Carson City Board of Supervisors taking up fair, medical pot licenses

Keying off the Nevada Sesquicentennial Fair last summer, city staff will propose $120,000 for 2015 and 2016 fairs after making a report Thursday to Carson City’s Board of Supervisors.

The board also will consider an ordinance on business license fee charges for medical marijuana establishments in the city. The board previously set the zoning locations for such establishments and signaled they want business license fees in the ordinance coming before them to range from $5,000 to $25,000, depending on the type of business.

Thursday’s board meeting begins at 8:30 a.m. in the Sierra Room at the Community Center, 851 E. William St. A report on the July 30-Aug. 3 fair at Fuji Park and Fairgrounds, which celebrated 150 years of Nevada statehood and was declared a success by many, will be provided by Deputy City Manager Marena Works during the board’s morning session.

At the same time, the agenda proposes that the city absorb the cost of $75,000 in initial seed money for this year’s fair, allow any money remaining in the fair account to be used next year, and seeks the allocation of $120,000 for fairs in 2015 and 2016. The breakdown from that amount would be $30,000 for next year’s fair and $90,000 for the one in 2016.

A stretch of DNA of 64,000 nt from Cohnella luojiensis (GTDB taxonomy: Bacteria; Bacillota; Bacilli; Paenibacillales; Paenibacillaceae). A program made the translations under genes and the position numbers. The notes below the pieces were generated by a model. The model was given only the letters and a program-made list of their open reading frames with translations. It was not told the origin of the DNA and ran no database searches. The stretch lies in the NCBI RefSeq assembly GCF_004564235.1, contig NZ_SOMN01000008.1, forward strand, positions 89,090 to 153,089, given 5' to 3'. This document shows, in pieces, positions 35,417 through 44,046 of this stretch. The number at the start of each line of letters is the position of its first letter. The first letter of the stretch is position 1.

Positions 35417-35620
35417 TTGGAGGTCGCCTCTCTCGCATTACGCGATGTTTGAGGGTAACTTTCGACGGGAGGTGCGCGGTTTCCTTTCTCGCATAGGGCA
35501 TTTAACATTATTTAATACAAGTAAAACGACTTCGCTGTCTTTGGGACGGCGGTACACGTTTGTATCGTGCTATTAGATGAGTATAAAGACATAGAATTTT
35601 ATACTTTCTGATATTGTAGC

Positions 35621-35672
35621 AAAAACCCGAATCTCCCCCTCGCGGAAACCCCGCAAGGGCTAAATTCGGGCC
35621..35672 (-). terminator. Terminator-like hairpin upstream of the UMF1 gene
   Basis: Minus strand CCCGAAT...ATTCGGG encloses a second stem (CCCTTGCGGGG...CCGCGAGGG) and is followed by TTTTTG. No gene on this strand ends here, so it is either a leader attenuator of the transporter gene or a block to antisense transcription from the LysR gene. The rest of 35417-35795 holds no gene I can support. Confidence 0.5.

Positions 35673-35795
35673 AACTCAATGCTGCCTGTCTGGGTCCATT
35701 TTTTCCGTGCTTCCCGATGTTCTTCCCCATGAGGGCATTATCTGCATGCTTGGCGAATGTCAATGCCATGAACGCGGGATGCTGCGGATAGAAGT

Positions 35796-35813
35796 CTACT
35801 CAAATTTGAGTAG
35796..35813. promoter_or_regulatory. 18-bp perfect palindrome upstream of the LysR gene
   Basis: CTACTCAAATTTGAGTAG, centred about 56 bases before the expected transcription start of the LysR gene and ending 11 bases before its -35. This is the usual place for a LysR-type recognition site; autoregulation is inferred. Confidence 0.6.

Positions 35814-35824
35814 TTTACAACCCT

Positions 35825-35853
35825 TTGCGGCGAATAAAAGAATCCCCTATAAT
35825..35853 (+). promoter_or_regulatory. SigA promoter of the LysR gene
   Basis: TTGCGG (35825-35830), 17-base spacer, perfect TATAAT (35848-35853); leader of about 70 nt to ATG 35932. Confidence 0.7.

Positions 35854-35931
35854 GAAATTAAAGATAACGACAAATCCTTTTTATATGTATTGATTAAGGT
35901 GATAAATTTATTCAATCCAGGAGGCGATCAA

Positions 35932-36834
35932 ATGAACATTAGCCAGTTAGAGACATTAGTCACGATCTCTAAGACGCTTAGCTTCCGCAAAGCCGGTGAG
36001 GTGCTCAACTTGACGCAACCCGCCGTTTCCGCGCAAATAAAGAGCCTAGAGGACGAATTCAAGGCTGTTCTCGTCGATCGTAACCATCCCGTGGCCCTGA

An afternoon session includes first reading, which is the main debate and preliminary voting stage, for the medical marijuana ordinance licensing issue. The post-lunch break board session begins at 2 p.m. in the Sierra Room.

In July, the board adopted zoning regulations for medical marijuana establishments, basically, with dispensaries allowed in some areas zoned commercial and other facilities in those zoned industrial.

The board signalled in a 4-1 vote Sept. 18 it wants license fees to be $5,000 for a lab, $15,000 for production of edibles, $20,000 for a grow facility and $25,000 for dispensaries. Carson City can have two dispensaries.

Also scheduled are a proclamation honoring Western Nevada College professors Marilee Swirczek and Don Carlson, along with WNC students for their efforts on “Always Lost: A Meditation on War” war exhibit.


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